Medical and Health Sciences
Proceedings of the SPIE PHOTONICS EUROPE Conference on Biophotonics in Point-of-Care, 6-10 April 2020, Online Only, France. Proc. SPIE volume 11361
The Arctic Council is well-positioned to play a leadership role in better understanding the impact of Covid-19 in the Arctic and spearheading activities to respond to the pandemic in the short-, medium- and longer-term. This briefing document was prepared to inform initial discussions regarding the coronavirus pandemic in the Arctic at the Senior Arctic Officials’ executive meeting (SAOX) on 24-25 June 2020. It draws together available information – to date (June 2020) – about the impact of Covid-19 in the Arctic: Briefing Document for SAOs June 2020 For public release Page 10 of 83 Covid-19 and the actions taken to respond in the Arctic region. The document draws from a wide spectrum of sources, reflecting the complex and intricate nature of how Covid-19 affects Arctic peoples and communities, including national and subnational statistical databases and tools, peer-reviewed articles, policy statements, technical guidelines, field surveys, and local observations from Arctic communities.
The book contains 19 national reports and a comparative legal analysis of the legal regulations on the procedure of genome editing on the human germline. It is worked out which shared values the different legal systems connect and which differences exist. On this basis, it is examined whether an international regulation of the topic is possible and how it could be designed. In addition, it will be examined to what extent the regulations of other countries can serve as a model for German legislation.
Blood groups, erythrocyte antigens, and transfusion are fundamental areas of medicine and are related to many disciplines of science like hematology, immunology, surgery, and genetics. This book is a collection of information related to blood groups and transfusion, and a practical resource for all concerned physicians. The book is divided into two sections. The first section includes chapters on blood transfusion reactions and hemolytic disease of the fetus. The second section includes information for the future perspectives of blood group antigens. This book will be a stepping stone for scientists who are rapidly advancing their science journey.
Cancer cells require exogenous methionine for survival and therefore methionine restriction is a promising avenue for treatment. The basis for methionine dependence in cancer cells is still not entirely clear. While the lack of the methionine salvage enzyme methylthioadenosine phosphorylase (MTAP) is associated with methionine auxotrophy in cancer cells, there are other causes for tumors to require exogenous methionine. Restricting methionine by diet or by enzyme depletion, alone or in combination with certain chemotherapeutics, is a promising antitumor strategy.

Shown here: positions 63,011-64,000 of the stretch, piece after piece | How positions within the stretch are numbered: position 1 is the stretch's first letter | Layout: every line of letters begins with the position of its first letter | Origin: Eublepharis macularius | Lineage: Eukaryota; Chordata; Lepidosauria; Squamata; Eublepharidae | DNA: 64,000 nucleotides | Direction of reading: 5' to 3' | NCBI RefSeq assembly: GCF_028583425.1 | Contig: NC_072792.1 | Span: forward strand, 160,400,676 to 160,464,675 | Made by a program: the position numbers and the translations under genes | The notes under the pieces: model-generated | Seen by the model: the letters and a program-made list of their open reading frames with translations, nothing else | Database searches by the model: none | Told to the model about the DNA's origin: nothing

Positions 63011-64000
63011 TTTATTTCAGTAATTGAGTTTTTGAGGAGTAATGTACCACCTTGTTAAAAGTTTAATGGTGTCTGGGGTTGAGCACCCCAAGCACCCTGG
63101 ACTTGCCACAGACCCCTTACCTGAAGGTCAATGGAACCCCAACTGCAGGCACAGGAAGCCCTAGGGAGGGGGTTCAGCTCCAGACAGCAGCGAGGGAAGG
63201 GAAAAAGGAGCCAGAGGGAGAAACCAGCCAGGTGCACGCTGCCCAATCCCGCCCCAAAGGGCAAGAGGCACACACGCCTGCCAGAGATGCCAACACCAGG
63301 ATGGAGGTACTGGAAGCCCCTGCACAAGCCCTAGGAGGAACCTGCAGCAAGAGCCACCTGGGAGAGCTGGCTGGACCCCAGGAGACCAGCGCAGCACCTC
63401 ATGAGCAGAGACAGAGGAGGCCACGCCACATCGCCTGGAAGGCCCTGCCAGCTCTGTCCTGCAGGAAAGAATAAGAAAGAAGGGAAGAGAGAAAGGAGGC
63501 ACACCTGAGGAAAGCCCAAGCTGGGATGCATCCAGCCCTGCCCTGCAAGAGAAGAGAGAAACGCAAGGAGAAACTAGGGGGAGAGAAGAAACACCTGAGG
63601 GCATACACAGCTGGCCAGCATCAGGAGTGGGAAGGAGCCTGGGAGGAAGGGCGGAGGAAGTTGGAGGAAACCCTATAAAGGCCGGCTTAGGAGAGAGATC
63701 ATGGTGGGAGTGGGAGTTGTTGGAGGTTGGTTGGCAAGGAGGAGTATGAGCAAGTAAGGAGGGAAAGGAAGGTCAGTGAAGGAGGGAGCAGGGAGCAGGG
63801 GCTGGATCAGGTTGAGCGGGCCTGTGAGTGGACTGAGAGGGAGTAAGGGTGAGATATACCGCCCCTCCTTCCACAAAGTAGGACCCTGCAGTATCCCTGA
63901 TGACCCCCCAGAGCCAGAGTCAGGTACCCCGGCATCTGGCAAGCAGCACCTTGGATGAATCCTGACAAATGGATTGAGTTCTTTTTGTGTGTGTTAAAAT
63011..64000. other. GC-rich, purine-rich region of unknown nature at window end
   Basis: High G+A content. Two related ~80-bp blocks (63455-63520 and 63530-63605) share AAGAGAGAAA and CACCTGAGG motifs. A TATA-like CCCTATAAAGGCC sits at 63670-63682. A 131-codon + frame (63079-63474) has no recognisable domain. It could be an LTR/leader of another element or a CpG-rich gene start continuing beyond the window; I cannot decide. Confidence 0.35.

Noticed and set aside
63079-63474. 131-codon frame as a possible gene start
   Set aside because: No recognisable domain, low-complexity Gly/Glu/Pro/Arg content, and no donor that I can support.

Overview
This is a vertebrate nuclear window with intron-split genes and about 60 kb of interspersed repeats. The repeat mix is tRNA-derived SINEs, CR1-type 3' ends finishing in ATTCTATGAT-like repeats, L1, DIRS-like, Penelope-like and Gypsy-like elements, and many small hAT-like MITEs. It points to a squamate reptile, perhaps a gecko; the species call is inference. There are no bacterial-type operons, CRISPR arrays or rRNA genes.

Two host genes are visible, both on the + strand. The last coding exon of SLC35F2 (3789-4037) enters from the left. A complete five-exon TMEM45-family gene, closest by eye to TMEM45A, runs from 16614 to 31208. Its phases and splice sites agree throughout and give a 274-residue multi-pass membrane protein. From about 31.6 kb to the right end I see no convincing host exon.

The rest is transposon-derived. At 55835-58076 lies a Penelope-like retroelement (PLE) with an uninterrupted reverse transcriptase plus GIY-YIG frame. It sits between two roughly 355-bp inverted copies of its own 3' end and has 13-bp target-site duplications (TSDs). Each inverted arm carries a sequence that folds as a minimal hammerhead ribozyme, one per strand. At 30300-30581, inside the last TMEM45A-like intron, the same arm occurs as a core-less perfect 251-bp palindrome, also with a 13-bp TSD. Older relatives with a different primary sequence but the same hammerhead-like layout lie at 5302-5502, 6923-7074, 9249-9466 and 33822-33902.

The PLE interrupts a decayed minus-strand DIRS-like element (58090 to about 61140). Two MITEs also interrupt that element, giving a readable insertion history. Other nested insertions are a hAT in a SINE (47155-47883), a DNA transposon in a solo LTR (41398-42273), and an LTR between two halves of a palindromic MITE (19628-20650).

Preface It’s not the strongest of the species that survives, nor the most intelligent, but the one most responsive to change. —Charles Darwin We live in an era of rapid and unprecedented change. Driven by technological innovation and changes in the way we deliver services, the face of healthcare is undergoing a metamorphosis, shifting into a more person-based, technologically enabled, evidence-based, and responsive system. That is the theory, at least. But are health systems that are changing according to these plans heralding transformative change? And what do some of the best thinkers believe is the prole of their health system over the next 5–15 years? We believe this book represents the best attempt yet to answer those thorny questions. Very few people could reach into the health systems of 152 countries and territories and orchestrate a book of this magnitude. Jeffrey Braithwaite, as series editor, accompanied by regional editors, Russell Mannion, Yukihiro Matsuyama, Paul G. Shekelle, Stuart Whittaker, and Samir Al-Adawi, and supported by an extremely knowledgeable team at Macquarie University, Sydney, Australia, particularly Dr. Wendy James and Kristiana Ludlow, were just the team to accomplish this. The omnibus they have created is an invaluable source of predictions about the future scope and shape of health systems across low-, middle-, and highincome countries. It is a treasure trove of important information. People will use it as a practical guide to the future in many ways: it can be read for benet and learning by region, by theme, and by specic case study exemplars of the kinds of reforms people are enacting in their health systems, extrapolated across the medium-term time horizon. Most books do not do this. The fact that this group has been able to achieve this is an endorsement of the skills, efforts, ingenuity, and expertise of the editors, editorial team, and individual chapter authors. We commend this book and recommend it as a must-read to many stakeholder groups: students of the system, policy-makers, planners, futurists, and groups representing managers, clinicians, and patients—in fact, all those who have an interest in healthcare and its future success. We enjoyed dipping xii Preface into it and thinking about its many learning points. We are sure others will too. Wendy Nicklin RN, BN, MSc(A), CHE, FACHE, FISQua, ICD.D President, International Society for Quality in Health Care Clifford F. Hughes AO, MBBS, DSc, FRACS, FACS, FACC, FIACS (Hon), FAAQHC, FCSANZ, FISQua, AdDipMgt, Immediate Past President, International Society for Quality in Health Care